Every business needs a website. You’ve likely experienced the disorienting feeling of Googling a store or restaurant and discovering that they have no online home (or possibly just a Facebook page).
A lack of a dedicated website can lead to a lack of confidence in your brand, particularly if you’re a B2B company working with a vast channel. But when you’re starting to put together plans for your next site redesign, take a moment to consider the purpose of your website (beyond simply laying claim to your corner of the Web).
JUST THE FACTS, MA'AM
“Brochure” sites, or purely informational sites, have a purpose on the web - they tell your brand story and provide specific information about your company that clients and prospects need to know. Often an informational site serves as the first stop before a client visits your organization in person or makes a phone call to your customer care team. For some organizations, simply getting the answers to frequently asked questions out on the web is enough, and that’s ok. When you’re building a site of this type, just be sure to find ways to make your brand stand out - simple is good, but you still need to clearly differentiate your business from others in the space.
ESTABLISH YOUR EXPERTISE
To take your brochure site beyond the basic, you can develop additional content that helps build your reputation as a thought leader and establish authority in the market. By providing more meaningful content and optimizing it for search engines, you can become the #1 resource for people seeking information on your area of expertise. We’ve seen great success promoting our clients’ content through rich snippets (the callout boxes that appear when you Google a specific question) and encourage blogging as a primary inbound marketing tactic to attract site traffic and showcase your industry knowledge.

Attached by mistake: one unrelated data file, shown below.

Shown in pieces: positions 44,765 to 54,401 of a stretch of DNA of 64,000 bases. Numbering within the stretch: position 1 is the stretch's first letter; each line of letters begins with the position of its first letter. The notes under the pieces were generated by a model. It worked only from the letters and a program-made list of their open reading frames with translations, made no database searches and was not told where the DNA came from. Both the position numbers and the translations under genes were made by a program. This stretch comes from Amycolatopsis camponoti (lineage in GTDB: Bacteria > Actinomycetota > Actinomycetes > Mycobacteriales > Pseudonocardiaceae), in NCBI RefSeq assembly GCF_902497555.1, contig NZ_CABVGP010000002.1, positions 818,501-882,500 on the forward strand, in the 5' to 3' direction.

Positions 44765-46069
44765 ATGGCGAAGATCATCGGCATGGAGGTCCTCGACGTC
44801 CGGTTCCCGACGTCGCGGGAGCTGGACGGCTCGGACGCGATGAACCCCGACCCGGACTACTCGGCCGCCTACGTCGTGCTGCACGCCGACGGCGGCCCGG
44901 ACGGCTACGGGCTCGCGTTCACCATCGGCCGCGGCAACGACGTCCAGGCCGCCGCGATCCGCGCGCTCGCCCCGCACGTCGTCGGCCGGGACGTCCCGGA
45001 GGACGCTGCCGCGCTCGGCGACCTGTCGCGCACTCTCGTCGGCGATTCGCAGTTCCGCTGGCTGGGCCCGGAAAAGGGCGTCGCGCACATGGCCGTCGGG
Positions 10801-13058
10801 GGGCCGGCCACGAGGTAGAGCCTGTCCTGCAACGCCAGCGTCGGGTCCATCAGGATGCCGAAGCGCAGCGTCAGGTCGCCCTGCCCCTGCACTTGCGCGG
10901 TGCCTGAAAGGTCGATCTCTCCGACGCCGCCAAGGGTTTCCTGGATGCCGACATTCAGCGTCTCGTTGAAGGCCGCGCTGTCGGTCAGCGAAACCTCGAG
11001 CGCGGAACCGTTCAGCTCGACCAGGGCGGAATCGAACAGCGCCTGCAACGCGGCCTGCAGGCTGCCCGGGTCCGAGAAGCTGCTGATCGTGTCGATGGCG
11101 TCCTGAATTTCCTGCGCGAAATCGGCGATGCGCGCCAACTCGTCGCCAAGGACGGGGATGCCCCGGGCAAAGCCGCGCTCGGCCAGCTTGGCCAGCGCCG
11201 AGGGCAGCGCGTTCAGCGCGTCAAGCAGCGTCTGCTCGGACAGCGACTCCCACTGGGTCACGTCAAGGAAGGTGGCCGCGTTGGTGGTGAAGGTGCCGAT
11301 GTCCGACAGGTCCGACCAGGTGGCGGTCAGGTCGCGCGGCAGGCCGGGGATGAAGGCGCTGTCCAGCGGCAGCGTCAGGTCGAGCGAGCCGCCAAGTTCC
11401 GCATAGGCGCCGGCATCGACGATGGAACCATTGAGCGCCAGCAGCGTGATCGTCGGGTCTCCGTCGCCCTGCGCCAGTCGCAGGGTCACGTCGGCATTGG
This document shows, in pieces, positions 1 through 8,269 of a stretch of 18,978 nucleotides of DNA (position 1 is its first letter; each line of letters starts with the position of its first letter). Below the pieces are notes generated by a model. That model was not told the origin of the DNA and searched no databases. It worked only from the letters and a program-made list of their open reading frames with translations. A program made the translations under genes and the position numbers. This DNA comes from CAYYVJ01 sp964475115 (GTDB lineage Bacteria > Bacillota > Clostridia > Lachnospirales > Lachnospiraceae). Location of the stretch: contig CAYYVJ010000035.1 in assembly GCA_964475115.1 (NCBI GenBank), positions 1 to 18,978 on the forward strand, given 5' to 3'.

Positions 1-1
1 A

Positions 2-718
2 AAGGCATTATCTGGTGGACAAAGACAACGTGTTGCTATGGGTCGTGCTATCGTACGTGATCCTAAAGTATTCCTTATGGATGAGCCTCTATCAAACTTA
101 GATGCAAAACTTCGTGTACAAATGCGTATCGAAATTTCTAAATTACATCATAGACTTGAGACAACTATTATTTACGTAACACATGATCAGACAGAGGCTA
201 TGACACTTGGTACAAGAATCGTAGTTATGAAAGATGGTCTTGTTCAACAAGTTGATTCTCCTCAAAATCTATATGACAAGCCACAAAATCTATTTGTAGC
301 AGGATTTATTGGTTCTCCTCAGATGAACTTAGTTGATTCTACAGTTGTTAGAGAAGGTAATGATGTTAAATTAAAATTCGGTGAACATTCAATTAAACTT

LEAD GENERATION ENGINE
While providing free content helps build your brand reputation, gated content helps turn interested visitors into qualified leads. Many organizations use their website to offer more in-depth content like white papers or how-to guides to prospects who are further along in their purchase journey. These pieces of content are kept behind forms, requiring interested readers to share their email address or other contact information in order to download the content.
Forms… Obtrusive? Annoying? Commonplace. And incredibly valuable for your organization! If you’re providing useful information that helps prospects understand a complex problem or work through strategic decisions, place a form in front of it. This way, your team can reach out and provide additional advice or information to help them understand the topic at hand.
Think about your buyers’ journey and determine whether they should be able to make their final purchase online. Perhaps the final sale requires a conversation, but adding the ability for customers to get a detailed quote helps streamline the final purchase stage and allows both sides to be armed with the information they need to have an effective conversation.
If e-commerce isn’t quite right for your product, there are other ways to get your customers one step closer in the buying process. For example, if your product comes in many combinations or configurations, consider adding a product configurator on your site to help clients visualize and analyze the options available to them. Configurators can also help your network of installers find specifications and ensure a seamless delivery for the end client. If you sell through a partner channel, a dealer locator or “Find a Store” option could be extremely helpful for your customers while generating qualified leads for your distributors.
When you’re getting started on a website redesign, be sure to carefully consider the purpose of your site and keep that in mind as you build out your strategic digital marketing plan. Every feature and design choice should serve that purpose.
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